Grandparents are not automatically granted any legal visitation rights just because of their relationship with their grandchild. Each state has their own rules and provisions regarding the legal rights granted to grandparents, specifically visitation rights.
In general, grandparents are allowed some level of visitation so long as there are no concerns, such as alcohol abuse or a history of violence, which would determine a person unfit to spend time with a child. In New York specifically, the law recognizes that parents have a fundamental right to raise their children as they see fit, which includes who is allowed to visit their children. As such, a New York court would only grant visitation to grandparents if doing so would be in the child’s best interest.
Some states do allow for grandparents to request visitation rights. In comparison to these other states, the grandparent visitation laws of New York are rather restrictive. Grandparents in New York may request court-ordered visitation rights when one or both of the parents have died, or the grandparents have a substantial relationship with the child that they can prove.
Additionally, a court may grant grandparent visitation rights if the child’s parents have interfered with the grandparent’s efforts to establish or maintain a healthy relationship with the child. New York courts tend to only allow for grandparent’s visitation if there are circumstances in which the court feels that intervention is the proper course of action.
In New York specifically, courts will only consider requests for visitation rights from the natural grandparents; only biological or adoptive. This right to request does not extend to great grandparents, or other relatives such as aunts and uncles. Only biological or adoptive grandparents are able to obtain visitation rights.
A grandparent who is requesting visitation rights has the “burden of proof” to show that their request for court-ordered time is in the child’s best interests. The burden of proof refers to the duty to provide sufficient evidence in order to assist the court in making their decision.
New York courts use many factors when making decisions regarding whether grandparents are entitled to visitation rights with their grandchild. This process can essentially be broken down into three parts: establishing legal grounds, demonstrating it would be in the best interest of the child, and demonstrating the existence of an established and functional relationship with the child. These are as follows:
- Establishing Legal Grounds: The requesting grandparent will need to establish that they have a legal right in making their request. If one or both of the parents are deceased, the right is automatically determined. If one or both of the parents are still living, the process moves on to proving that the request is in the best interest of the child;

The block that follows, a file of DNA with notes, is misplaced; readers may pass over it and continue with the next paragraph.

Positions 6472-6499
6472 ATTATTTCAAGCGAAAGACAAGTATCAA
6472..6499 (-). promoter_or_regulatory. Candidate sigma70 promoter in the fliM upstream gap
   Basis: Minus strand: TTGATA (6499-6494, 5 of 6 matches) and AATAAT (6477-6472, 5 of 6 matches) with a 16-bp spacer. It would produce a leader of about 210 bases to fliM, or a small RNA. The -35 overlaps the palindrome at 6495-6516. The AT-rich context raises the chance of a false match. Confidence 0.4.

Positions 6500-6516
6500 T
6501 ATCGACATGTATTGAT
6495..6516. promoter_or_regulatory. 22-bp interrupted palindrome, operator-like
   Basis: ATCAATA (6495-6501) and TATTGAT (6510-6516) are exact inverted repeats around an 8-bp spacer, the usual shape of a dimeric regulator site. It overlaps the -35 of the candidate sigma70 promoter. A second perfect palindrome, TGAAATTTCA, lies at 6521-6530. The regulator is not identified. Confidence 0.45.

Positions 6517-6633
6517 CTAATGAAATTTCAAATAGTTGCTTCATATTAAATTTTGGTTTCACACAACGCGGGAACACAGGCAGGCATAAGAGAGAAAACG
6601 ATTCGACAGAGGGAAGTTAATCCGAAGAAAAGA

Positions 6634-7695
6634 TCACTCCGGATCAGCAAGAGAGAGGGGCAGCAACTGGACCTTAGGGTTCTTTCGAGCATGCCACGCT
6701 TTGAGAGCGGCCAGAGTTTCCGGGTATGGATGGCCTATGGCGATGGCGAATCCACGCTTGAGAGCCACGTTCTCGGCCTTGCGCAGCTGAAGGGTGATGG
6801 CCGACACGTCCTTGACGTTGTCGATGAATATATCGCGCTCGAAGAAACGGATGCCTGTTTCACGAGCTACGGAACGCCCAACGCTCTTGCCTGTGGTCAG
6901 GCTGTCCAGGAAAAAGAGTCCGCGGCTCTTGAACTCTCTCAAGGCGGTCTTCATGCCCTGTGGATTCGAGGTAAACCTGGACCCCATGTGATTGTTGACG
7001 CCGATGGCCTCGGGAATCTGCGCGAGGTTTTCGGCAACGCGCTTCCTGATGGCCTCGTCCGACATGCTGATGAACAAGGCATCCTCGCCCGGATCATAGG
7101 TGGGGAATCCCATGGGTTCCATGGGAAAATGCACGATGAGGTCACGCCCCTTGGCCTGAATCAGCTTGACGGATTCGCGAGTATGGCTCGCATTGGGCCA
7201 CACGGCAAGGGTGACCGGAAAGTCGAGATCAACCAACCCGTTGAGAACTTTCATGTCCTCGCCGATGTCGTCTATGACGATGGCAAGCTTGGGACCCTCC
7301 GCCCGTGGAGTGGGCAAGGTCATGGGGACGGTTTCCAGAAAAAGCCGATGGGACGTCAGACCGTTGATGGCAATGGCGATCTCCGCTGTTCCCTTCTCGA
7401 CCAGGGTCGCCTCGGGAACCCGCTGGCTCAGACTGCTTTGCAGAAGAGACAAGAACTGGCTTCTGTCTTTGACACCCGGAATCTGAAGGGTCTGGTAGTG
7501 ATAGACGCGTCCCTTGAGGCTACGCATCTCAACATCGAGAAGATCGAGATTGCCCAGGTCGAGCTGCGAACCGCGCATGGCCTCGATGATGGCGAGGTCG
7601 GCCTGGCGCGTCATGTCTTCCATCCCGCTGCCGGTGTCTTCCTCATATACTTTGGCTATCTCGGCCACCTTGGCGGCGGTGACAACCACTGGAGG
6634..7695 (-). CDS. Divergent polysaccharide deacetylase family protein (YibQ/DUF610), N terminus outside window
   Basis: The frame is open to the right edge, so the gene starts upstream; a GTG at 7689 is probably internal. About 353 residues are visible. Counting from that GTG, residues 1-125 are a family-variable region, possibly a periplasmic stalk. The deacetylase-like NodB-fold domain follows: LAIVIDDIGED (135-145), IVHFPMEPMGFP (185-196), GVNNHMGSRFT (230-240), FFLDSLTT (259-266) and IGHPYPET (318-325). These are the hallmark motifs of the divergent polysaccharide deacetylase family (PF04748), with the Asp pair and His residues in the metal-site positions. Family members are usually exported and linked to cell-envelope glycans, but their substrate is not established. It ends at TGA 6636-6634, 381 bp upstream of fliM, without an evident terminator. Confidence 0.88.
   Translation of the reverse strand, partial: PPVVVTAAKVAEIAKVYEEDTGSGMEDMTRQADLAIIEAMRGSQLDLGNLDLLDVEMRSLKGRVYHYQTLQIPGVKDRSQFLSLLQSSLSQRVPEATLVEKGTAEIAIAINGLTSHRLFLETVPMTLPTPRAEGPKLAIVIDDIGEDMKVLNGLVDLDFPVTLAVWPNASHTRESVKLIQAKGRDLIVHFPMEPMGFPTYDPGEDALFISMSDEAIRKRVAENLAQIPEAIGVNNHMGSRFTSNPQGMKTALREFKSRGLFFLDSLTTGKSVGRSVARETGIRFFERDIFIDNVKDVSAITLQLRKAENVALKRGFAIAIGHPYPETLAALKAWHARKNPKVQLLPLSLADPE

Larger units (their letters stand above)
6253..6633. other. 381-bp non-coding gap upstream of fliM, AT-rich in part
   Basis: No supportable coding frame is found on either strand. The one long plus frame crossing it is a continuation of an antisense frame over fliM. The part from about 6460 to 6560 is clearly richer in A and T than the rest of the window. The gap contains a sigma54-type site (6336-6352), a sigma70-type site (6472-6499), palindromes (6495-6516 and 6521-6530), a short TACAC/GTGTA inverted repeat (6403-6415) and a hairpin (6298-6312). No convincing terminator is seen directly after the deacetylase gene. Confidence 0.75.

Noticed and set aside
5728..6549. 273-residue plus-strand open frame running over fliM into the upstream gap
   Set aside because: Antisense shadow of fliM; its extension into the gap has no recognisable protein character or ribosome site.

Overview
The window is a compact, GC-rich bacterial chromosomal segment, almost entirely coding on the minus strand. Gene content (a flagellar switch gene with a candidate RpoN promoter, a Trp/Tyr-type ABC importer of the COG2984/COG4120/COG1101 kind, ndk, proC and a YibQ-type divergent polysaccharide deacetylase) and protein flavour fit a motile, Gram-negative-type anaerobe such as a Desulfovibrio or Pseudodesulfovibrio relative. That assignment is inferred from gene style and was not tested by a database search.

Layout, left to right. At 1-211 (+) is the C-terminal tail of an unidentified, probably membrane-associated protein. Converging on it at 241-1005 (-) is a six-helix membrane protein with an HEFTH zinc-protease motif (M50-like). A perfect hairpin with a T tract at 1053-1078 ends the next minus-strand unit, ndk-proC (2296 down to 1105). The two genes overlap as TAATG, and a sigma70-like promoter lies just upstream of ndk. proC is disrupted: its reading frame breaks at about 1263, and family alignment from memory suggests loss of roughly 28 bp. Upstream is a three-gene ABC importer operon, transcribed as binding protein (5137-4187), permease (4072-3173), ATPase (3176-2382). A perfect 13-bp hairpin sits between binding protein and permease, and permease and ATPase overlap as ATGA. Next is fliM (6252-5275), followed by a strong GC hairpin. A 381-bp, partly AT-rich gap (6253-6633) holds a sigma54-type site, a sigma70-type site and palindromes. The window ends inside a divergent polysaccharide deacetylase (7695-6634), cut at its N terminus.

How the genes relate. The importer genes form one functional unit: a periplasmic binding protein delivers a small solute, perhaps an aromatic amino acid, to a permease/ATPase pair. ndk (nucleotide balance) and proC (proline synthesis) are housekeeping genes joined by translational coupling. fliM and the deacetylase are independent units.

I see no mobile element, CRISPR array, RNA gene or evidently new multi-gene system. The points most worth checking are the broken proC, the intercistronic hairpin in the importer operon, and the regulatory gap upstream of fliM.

- Best Interest of the Child: New York courts will examine all relevant factors when considering if granting a grandparent visitation rights is in the best interest of the child involved. Some of these factors could include the wishes of the child, the emotional and physical needs of the child, and the parent’s motivation for limiting or restricting the grandparent’s visitation privileges. Some other determining factors might include the morality of the parents as well as their past behavior and what the home environment is like; and
- Pre-Existing Relationship: The court will want to see that there is a strong, healthy relationship between the grandchild and the grandparents. It is unlikely a court would grant visitation rights to a grandparent who barely knows the grandchild. If the parents have made deliberate efforts to prevent contact between the child and the grandparent, and the grandparent has made an effort to establish a relationship, the court may find that a relationship does exist. Further, if the grandparents had custody of the child for a period of time before custody rights were restored to the parents, there may be a stronger case to be made for a pre-existing relationship.
A judge will need to balance the parent’s objections to visitation with other considerations, such as the current family structure. Any animosity between the grandparent and the parents will come into play, but will not be evidence enough to deny a request for court-ordered visitation rights.
If you are a grandparent in New York seeking visitation rights, you will need to start the process by filing a petition with the county court in which your grandchild lives. This petition will require specific information and have other steps involved, such as giving notice to all parties involved.
Additionally, each state has their own laws regarding grandparents visitation rights. It is in your best interest to consult with a knowledgeable and qualified child visitation lawyer. They will inform you of your rights as well as your state’s laws, and help you proceed if there is a legal basis for your case.